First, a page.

Since we began the daily rotation of Inside View columns on WebCPA several years ago, you can imagine that we editors have received our fair share of feedback from readers -- both pro and, in the interest of full disclosure, definitely con.

I can't speak for my colleagues, but I personally have received letters from overzealous Scientologists, failed anarchical politicians, not to mention conspiracy buffs who have accused me of being an agent of the current administration. (One need only look at my check to dismiss that one.)

On occasion I feel like the forlorn soul who once complained he was starting to get hate mail from Quakers.

And contrary to popular belief, I do read them all.

I may not necessarily respond to them all, but I have a rule -- "greet before delete."

With the new year barely more than a fortnight away, and in the category of no one asked me but.., I thought I would give my opinions on some of the more pressing issues that impacted the profession over the year -- and no doubt cultivate legions of new op-ed demographics.

Remember, these views are strictly my own and do not necessarily represent those of my employers (unless, of course, I need them to retain legal counsel for me.)

* Social Security Reform: Screamed out the gate in 2005 as one of the top issues of President Bush's agenda. Last seen shopping for a plot at Forest Lawn Memorial.

* Tax Reform: The recommendations of the President's Panel on Tax Reform will need more rewrites than a semi-promising Hollywood screenplay to even have a chance. It will be a year before any type of reform even begins to show signs of life.

* Appointing a New PCAOB Chairman: The avuncular, but tough, William McDonough will be a tough act to follow, let alone replicate. The SEC needs to takes its time in choosing potential successors whether internally or from the outside. And remember to avoid those former FBI directors!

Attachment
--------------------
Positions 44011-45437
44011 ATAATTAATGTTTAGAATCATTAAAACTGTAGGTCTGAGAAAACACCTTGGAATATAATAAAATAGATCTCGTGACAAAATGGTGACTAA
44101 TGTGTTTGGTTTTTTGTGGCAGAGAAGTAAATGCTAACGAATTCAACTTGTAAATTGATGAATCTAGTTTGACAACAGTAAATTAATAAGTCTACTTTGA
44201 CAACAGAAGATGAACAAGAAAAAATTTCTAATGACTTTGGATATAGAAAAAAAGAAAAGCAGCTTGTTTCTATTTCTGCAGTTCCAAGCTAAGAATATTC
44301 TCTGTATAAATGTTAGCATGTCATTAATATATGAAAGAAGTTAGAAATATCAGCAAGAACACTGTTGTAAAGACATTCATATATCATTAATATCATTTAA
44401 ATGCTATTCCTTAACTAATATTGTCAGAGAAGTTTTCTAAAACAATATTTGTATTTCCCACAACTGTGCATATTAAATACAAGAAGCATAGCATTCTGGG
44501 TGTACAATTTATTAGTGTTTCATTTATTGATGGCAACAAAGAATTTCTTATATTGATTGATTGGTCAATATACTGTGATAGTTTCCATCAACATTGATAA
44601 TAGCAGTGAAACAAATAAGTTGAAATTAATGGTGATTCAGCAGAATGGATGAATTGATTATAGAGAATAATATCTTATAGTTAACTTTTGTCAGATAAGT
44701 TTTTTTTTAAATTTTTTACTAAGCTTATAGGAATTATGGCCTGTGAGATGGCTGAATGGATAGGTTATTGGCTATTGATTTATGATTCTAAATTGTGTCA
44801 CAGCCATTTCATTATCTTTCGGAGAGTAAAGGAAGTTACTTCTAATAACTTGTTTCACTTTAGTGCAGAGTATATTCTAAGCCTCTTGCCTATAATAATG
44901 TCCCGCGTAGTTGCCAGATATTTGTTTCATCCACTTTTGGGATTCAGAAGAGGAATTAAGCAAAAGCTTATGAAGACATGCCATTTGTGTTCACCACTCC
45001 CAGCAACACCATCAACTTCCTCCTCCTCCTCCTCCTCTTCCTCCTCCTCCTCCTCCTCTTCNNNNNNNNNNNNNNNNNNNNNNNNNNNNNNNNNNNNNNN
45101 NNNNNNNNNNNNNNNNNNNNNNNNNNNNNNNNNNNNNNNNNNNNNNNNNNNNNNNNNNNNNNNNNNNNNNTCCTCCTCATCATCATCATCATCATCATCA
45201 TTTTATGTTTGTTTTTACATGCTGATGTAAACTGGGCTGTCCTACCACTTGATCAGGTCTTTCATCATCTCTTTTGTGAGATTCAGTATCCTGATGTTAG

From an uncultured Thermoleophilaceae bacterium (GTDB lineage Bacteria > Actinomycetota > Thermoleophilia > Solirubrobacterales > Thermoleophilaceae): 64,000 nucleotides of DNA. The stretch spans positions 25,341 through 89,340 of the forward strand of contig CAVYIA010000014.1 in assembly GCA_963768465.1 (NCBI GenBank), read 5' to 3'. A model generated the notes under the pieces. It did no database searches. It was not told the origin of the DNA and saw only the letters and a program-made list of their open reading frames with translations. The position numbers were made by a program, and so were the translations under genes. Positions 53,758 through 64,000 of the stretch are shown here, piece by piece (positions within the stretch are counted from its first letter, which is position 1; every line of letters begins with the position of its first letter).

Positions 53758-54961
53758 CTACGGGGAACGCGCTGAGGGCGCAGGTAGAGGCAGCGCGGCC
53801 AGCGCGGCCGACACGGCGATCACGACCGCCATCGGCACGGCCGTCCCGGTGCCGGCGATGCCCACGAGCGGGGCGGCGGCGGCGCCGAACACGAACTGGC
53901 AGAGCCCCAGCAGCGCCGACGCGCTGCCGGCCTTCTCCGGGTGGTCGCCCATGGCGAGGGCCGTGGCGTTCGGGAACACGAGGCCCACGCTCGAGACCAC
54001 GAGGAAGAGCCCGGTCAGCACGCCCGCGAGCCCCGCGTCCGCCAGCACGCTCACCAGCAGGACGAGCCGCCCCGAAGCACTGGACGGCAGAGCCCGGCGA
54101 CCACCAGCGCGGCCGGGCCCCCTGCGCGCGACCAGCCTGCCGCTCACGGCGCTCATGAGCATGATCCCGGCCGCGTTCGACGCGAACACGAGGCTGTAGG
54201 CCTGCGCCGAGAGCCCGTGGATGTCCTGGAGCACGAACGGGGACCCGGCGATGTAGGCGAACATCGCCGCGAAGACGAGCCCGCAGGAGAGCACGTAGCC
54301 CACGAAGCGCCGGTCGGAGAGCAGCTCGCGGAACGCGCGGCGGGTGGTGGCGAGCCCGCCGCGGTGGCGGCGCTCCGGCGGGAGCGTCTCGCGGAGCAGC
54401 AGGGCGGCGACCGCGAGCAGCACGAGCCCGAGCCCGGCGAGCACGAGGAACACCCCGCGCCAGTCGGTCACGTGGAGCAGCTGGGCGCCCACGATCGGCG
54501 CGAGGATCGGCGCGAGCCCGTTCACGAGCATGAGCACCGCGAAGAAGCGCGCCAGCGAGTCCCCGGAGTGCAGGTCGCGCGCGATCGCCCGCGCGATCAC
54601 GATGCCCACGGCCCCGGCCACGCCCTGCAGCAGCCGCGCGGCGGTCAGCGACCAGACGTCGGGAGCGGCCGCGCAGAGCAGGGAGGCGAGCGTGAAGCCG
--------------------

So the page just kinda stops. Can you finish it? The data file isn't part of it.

* Rules vs. Principles Accounting: Tastes great or less filling?

Yes, the current accounting rules may be more complex than the advanced version of Dungeons and Dragons, but there will have to be a host of audit independence issues to be addressed before this one even comes close to the table.

* SOX 404: Perhaps the most repeated troika of numerals aside from 911. The SEC has pushed back compliance dates twice for small filers, while the bigger folks are looking for cost relief in any way shape or form. It's coming, promise regulators. So is New Year's, say filers.

* Convergence: Despite New York Times columnist Thomas Friedman's best-selling tome, "The World is Flat," accounting standards do not so easily compress and ship DHL Global. Expect more than a few stalemates between U.S and international accounting bodies before talks begin to get down to the devil of details.

* Big GAAP-Little GAAP: This topic has had a longer run than The Fantastiks. But some promising events have unfolded this year as a result of an AICPA-appointed task force. 2006 may serve as the true barometer to determine if differential reporting will take a step close to reality, or simply be tabled for another decade.

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